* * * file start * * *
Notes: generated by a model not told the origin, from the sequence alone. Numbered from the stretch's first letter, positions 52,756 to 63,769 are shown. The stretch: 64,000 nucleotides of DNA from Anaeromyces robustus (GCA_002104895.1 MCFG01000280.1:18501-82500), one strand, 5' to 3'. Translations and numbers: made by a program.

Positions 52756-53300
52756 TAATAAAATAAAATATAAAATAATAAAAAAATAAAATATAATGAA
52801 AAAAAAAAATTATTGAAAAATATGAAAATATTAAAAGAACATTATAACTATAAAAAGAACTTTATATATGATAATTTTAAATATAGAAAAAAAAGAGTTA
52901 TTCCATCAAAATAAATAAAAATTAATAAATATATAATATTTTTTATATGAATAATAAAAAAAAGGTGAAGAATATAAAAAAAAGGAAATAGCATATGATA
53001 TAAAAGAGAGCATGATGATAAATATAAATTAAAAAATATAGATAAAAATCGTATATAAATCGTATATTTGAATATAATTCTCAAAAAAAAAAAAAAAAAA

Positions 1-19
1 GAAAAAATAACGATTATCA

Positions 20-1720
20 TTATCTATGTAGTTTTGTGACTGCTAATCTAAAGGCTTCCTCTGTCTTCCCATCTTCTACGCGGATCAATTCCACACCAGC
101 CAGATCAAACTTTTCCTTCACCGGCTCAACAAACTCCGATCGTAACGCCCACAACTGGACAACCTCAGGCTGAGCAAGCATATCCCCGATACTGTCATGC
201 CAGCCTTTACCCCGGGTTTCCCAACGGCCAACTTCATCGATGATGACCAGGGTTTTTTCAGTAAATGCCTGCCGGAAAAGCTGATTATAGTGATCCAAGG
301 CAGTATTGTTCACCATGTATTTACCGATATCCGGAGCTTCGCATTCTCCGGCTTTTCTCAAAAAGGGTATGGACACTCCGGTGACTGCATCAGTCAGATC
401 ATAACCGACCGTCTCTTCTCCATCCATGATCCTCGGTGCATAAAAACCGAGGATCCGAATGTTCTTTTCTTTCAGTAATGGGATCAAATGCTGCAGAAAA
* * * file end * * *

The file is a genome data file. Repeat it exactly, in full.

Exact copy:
Notes: generated by a model not told the origin, from the sequence alone. Numbered from the stretch's first letter, positions 52,756 to 63,769 are shown. The stretch: 64,000 nucleotides of DNA from Anaeromyces robustus (GCA_002104895.1 MCFG01000280.1:18501-82500), one strand, 5' to 3'. Translations and numbers: made by a program.

Positions 52756-53300
52756 TAATAAAATAAAATATAAAATAATAAAAAAATAAAATATAATGAA
52801 AAAAAAAAATTATTGAAAAATATGAAAATATTAAAAGAACATTATAACTATAAAAAGAACTTTATATATGATAATTTTAAATATAGAAAAAAAAGAGTTA
52901 TTCCATCAAAATAAATAAAAATTAATAAATATATAATATTTTTTATATGAATAATAAAAAAAAGGTGAAGAATATAAAAAAAAGGAAATAGCATATGATA
53001 TAAAAGAGAGCATGATGATAAATATAAATTAAAAAATATAGATAAAAATCGTATATAAATCGTATATTTGAATATAATTCTCAAAAAAAAAAAAAAAAAA

Positions 1-19
1 GAAAAAATAACGATTATCA

Positions 20-1720
20 TTATCTATGTAGTTTTGTGACTGCTAATCTAAAGGCTTCCTCTGTCTTCCCATCTTCTACGCGGATCAATTCCACACCAGC
101 CAGATCAAACTTTTCCTTCACCGGCTCAACAAACTCCGATCGTAACGCCCACAACTGGACAACCTCAGGCTGAGCAAGCATATCCCCGATACTGTCATGC
201 CAGCCTTTACCCCGGGTTTCCCAACGGCCAACTTCATCGATGATGACCAGGGTTTTTTCAGTAAATGCCTGCCGGAAAAGCTGATTATAGTGATCCAAGG
301 CAGTATTGTTCACCATGTATTTACCGATATCCGGAGCTTCGCATTCTCCGGCTTTTCTCAAAAAGGGTATGGACACTCCGGTGACTGCATCAGTCAGATC
401 ATAACCGACCGTCTCTTCTCCATCCATGATCCTCGGTGCATAAAAACCGAGGATCCGAATGTTCTTTTCTTTCAGTAATGGGATCAAATGCTGCAGAAAA